Thursday 26 November 2009

Building a Castle, one stone at a time

I've always been an aficionado of castles, and even made a bid (unsuccessfully) to buy a small Scottish 'castle' (actually a manor house) a few years ago that was an ex-boy's remand school in need of substantial renovation. However, the combination of the UK property price boom and then the GFC makes it unlikely I could ever afford to buy a 'castle' fixer-upper, and DW was never all that keen on the idea of migrating to Scotland! So, I've now decided to build my own 'castle' as a holiday home on my parent's lake-side farm on the mid-north coast, with a view to eventually retiring there.

Not being totally insane, my 'castle' will actually be a modern DIY 'kit home' with some stylistic features reminiscent of medieval European architecture. Although I haven't even settled on a final house plan yet, the key feature will be to clad the exterior walls of the house with real stone panels, such as the 'rock face' granite cladding imported by Cinajus. The RRP for the granite cladding normally ranges from $106.33 per sq. m (white granite) to $136.67 per sq. m (for 'black' granite), and was recently on special for around $80 per sq. m. A few days ago I was checking that the product was still available, and found that Cinajus was having a clearance sale on some small 'remainder' stock for only $25 per sq. m! After much consideration (and two trips to the display yard by my parents to collect samples of the available granite colours) I've bought the stock of about 82 m^2 of white and 87 m^2 of 'black' granite wall panels. This should be just about the right quantity to clad a modest two-storey kit home. The cost of delivery of the 30 tonnes of stone to my parent's farm will add around $20 per sqm to the final cost, but the total cost will still only be around 30% of the normal RRP plus delivery.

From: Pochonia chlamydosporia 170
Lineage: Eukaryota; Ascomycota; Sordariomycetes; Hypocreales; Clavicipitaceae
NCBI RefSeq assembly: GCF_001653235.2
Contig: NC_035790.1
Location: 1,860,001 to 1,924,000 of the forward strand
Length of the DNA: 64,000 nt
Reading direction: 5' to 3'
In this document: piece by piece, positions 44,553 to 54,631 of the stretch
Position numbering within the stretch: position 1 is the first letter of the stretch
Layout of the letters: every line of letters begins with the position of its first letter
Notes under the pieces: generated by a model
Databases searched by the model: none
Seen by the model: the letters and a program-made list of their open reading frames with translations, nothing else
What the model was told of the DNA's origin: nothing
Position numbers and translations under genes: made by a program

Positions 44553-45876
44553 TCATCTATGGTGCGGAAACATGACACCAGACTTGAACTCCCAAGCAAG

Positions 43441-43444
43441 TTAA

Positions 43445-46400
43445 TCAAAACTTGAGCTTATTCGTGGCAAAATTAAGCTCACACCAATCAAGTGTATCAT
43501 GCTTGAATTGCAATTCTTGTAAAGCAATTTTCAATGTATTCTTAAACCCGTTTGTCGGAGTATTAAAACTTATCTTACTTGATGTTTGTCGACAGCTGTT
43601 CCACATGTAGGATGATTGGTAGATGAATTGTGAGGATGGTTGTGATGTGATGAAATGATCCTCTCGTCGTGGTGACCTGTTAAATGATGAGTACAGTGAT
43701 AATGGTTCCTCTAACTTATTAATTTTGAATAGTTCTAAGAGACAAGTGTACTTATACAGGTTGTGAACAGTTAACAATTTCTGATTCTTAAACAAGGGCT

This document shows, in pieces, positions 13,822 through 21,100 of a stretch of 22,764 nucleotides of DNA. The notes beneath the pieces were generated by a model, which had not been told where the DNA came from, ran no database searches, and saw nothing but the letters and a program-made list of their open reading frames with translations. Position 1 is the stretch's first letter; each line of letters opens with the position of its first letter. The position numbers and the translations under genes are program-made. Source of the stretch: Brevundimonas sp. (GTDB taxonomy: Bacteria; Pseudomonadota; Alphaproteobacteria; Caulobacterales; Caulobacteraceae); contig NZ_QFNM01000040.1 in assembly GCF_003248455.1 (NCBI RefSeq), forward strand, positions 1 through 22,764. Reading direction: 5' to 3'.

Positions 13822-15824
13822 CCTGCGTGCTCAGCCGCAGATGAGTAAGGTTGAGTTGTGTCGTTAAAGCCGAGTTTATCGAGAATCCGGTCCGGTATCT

Once I've found a few kit-home plans that I like, the next step will be to get an architect to draw up a plan with the features I like, and allows for the exterior to be clad using this stone. I'm not sure that a standard steel house frame will be strong enough to support this cladding, so I may end up building the exterior walls in hebel aerated concrete blocks, or plain old concrete 'besser' blocks. One major advantage of building the house will concrete walls and clad in granite will be a high degree of fire resistance -- very useful given the rear of the farm property adjoins the Wallingat National Park and is therefore at risk from bush fires.

Attaching the stone cladding to the new house will be a major endeavour - even though each 600x300mm piece isn't too hard to handle (weighing around 30kg), the entire consignment consists of around 940 pieces (28 tonnes in total!). Hopefully the finished product will end up looking something like this:

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